Roberts is more experienced in winning races in the area than the other three candidates combined: he served five terms in the Onondaga County Legislative Assembly in the 1990s and was elected three times to the State Assembly. State ten years ago.

He left that Assembly post when former Governor Andrew Cuomo appointed him to lead the Office of Temporary and Disability Assistance in 2015. The former United Autoworkers leader has been backed by labor groups leading companies such as CSEA and 1199SEIU.

Majok, meanwhile, was born in South Sudan but fled violence aged 6 and resettled in America as a “Lost Boy” refugee. He went on to earn a doctorate in political science, work for former Syracuse Mayor Stephanie Miner, and win election to Syracuse City Council in 2019.

He raised far less than the other candidates and focused on a grassroots type campaign. It’s usually a tough road in a race for Congress, but in a low-turnout August primary, even having a small portion of the electorate genuinely excited about your candidacy can leave the door open for an upheaval.

“You’re going to see people who have never voted before,” Majok said. “My campaign was intentional about this. We need to talk about so many expunged people that they have lost hope in the political process – not anymore.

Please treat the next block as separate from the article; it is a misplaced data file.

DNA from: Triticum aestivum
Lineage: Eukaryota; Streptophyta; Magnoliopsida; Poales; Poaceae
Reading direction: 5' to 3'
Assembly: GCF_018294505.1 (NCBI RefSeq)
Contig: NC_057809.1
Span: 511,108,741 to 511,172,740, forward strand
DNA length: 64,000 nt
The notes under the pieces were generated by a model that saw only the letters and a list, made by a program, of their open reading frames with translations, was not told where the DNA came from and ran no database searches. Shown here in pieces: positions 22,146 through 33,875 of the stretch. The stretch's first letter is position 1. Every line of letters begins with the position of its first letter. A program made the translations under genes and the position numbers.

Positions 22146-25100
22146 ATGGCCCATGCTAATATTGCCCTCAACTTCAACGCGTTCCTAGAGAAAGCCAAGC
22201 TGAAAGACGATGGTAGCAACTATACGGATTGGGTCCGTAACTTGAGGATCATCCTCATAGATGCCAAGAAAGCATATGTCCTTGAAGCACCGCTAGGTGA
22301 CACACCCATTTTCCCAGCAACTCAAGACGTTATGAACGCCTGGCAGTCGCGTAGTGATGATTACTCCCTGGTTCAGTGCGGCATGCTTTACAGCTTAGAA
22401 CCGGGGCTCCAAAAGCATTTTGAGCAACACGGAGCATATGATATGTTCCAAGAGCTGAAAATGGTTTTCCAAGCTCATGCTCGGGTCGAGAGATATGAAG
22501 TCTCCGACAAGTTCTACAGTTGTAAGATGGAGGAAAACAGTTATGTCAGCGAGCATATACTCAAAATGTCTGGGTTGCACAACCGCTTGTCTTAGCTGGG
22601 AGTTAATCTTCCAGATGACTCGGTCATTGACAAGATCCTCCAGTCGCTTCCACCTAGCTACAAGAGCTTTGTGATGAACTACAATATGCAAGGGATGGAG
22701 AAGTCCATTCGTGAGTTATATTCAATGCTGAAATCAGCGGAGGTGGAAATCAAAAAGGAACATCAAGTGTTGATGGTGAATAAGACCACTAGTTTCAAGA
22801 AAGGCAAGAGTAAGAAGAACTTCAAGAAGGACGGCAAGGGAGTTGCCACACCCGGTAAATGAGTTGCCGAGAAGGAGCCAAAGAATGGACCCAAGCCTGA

The winner will face one of the two Republican candidates.

Steve Wells, a founding partner of American Food and Vending Corporation in Syracuse and a former district attorney, has the support of a host of local elected Republicans — as well as the representative from North Country. Elise Stefanik — largely in part to his ability and commitment to fund his own campaign.

Wells’ opponent, Brandon Williams, a technology executive and U.S. Navy veteran, poses as a political outsider and has been endorsed by state and local conservative committees.

The crowded races came after New York Democrats redesigned the seat in February to include the deep blue college town of Ithaca. It turned a congressional district that President Joe Biden in 2020 won by 10 percentage points into one he won by 19.

But those plans for a safe new Democratic seat fell apart when state courts found the maps had been improperly altered and imposed new lines. Now, candidates will run for a seat that Biden won by 8 points.

That’s a slightly tighter margin than in the past, but Democrats are benefiting from the retirement of Katko, who has consistently managed to win cross-votes as the most moderate member of an increasingly more polarized.

“Congressman Katko had some pretty unique assets in this district,” Conole said. “I disagreed with him on a whole host of policies…but he also did the right thing, voting for impeachment [of President Donald Trump] at the end.”

Klee Hood suggested Democrats could be boosted by moderate Utica-area voters who were previously represented by far-right Rep. Claudia Tenney after Tenney won the district from Democrat Anthony Brindisi two years ago in with a long and bitter voice count.

“At the end of the day, we have a district that consolidates two Republican districts, but I can tell you that there are a lot of people who had Tenney as their representative who are very happy to have a Democrat,” Klee Hood said. . .